What the officers did to George Floyd has shocked the conscience of America, but it is painfully familiar to me—after countless experiences of being kneeled upon U.S. soldiers in my GITMO cell.
"It pulled the rug out from under Obama and Holder's conviction that the 9/11 trials needed to be held… on federal soil," national security expert and academic Karen Greenberg told The Daily Beast.
Poland, Lithuania and Romania hosted "black sites" during the War on Terror—but get to watch the hearings on torture at Guantánamo from afar, unscathed, unaccountable and all but unmentionable in the courtroom.
I am a nobody: a taxi driver from Karachi held without charges in Guantanamo Bay, tortured, forever separated from my son. But I hope the two psychologists responsible for what was inflicted on me will stop by my cell. I'll be waiting.
James Mitchell and Bruce Jessen designed the "enhanced interrogration" program used against detainees during the initial stages of the War on Terror.
William Barr "was a strong advocate for a policy that set the stage for the treatment of Guantanamo detainees during the war on terror," ACLU Legal Director David Cole said.
The British Home Secretary gave Jeff Sessions the green light for ISIS executioners to be tried in the U.S.
"Between us, we have spent close to 90 years imprisoned without charge or trial," the letter says.
Attorneys for President Donald Trump's Department of Defense have cited a Japanese internment case in order deny rights to detainees at Guantanamo Bay.
"Be at the top of your game," in case diplomacy with Kim Jong Un failed, was the U.S. defense secretary's Christmas message to soldiers.
"I would certainly consider that. Send him to Gitmo. I would certainly consider it," President Donald Trump said.
The U.S. military's brutal and ineffective interrogation program started at Gitmo, then spread to Abu Ghraib. One man who tried to stop it—and failed—now fears America may torture again.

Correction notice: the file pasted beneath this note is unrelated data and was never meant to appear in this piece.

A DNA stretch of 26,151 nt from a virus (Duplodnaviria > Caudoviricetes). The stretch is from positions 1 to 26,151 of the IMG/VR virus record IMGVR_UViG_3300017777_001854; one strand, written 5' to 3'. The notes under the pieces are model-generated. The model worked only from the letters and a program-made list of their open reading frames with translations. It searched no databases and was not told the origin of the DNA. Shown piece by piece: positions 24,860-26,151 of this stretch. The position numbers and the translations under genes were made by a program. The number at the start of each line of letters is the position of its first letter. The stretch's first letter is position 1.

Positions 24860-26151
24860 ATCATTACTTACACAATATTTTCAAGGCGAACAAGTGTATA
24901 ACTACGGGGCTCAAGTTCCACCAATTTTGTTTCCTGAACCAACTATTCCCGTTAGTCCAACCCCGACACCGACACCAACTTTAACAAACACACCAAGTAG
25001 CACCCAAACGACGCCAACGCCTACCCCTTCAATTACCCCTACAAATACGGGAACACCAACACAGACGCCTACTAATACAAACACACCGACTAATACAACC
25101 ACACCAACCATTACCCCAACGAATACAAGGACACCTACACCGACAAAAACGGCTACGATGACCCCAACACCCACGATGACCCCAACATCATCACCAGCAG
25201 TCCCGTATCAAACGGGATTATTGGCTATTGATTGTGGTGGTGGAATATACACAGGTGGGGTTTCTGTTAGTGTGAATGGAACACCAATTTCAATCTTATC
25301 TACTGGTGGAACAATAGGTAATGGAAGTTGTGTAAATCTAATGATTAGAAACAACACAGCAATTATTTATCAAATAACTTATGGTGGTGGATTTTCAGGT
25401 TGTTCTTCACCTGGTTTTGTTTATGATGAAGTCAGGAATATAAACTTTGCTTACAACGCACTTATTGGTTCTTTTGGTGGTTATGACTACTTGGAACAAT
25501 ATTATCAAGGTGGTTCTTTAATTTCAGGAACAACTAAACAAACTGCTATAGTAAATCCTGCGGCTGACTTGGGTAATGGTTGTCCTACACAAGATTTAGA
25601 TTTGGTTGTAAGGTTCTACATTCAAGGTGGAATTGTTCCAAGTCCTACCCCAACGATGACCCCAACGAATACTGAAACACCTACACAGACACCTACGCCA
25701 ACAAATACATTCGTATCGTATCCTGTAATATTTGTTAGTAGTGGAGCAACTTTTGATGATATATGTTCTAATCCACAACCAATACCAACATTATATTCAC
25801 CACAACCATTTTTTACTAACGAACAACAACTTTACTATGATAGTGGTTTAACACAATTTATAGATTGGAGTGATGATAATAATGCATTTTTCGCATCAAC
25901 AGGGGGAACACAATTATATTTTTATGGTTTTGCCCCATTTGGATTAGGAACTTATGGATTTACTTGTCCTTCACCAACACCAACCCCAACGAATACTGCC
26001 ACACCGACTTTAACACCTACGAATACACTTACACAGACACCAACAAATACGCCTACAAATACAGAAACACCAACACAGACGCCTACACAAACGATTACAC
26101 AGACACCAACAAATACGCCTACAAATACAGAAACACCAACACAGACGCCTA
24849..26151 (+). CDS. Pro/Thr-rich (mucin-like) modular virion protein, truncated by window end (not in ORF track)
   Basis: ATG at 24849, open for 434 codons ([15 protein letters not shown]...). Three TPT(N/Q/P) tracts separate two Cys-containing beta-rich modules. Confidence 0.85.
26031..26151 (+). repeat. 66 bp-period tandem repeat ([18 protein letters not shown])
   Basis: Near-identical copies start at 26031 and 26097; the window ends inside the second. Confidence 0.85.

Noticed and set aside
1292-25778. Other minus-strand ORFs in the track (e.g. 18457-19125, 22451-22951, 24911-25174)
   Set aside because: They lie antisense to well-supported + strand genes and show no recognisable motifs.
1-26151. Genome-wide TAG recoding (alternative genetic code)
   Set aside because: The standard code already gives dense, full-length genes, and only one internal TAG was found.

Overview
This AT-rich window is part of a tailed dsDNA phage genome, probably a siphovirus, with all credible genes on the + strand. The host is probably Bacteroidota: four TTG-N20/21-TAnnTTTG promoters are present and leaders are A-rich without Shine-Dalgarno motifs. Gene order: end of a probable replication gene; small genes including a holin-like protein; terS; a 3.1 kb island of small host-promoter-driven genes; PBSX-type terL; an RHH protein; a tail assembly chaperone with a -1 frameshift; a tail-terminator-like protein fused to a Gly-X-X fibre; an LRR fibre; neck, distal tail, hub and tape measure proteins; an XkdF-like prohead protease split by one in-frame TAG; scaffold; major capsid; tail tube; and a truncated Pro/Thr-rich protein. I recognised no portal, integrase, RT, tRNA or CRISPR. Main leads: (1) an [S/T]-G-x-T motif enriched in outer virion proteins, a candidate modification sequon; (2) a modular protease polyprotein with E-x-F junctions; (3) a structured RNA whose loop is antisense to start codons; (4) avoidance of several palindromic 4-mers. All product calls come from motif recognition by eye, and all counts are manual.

A prisoner at the camp in Cuba calls on the president to end his ordeal.
The secretive military prison houses 41 inmates, including the alleged plotters of 9/11.
Tillerson also wants to remove an envoy for the closure of Guantánamo Bay.
If confirmed by the Senate, Bradbury would become chief lawyer to the Department of Transport.
The U.S. government doesn't want one of the most high-profile detainees at its prison in Guantánamo Bay, Cuba to tell his story.
Releasing the unpublished torture photos could remind Americans of the revolting damage torture policies caused.
"There might well be detainees who we scooped up as young men who we think are guilty," says Oliver. "But they will never get a trial, and they will be there until they die."
After all his criticism of current U.S. counterterrorism policy, Trump offers a vague rehash of it.
The number of detainees at the U.S. base in Cuba is down to 78 but Congress resists plans to resettle the remainder within mainland facilities.
Transfers come just days before Obama visits Saudi Arabia for a meeting of Gulf Arab allies.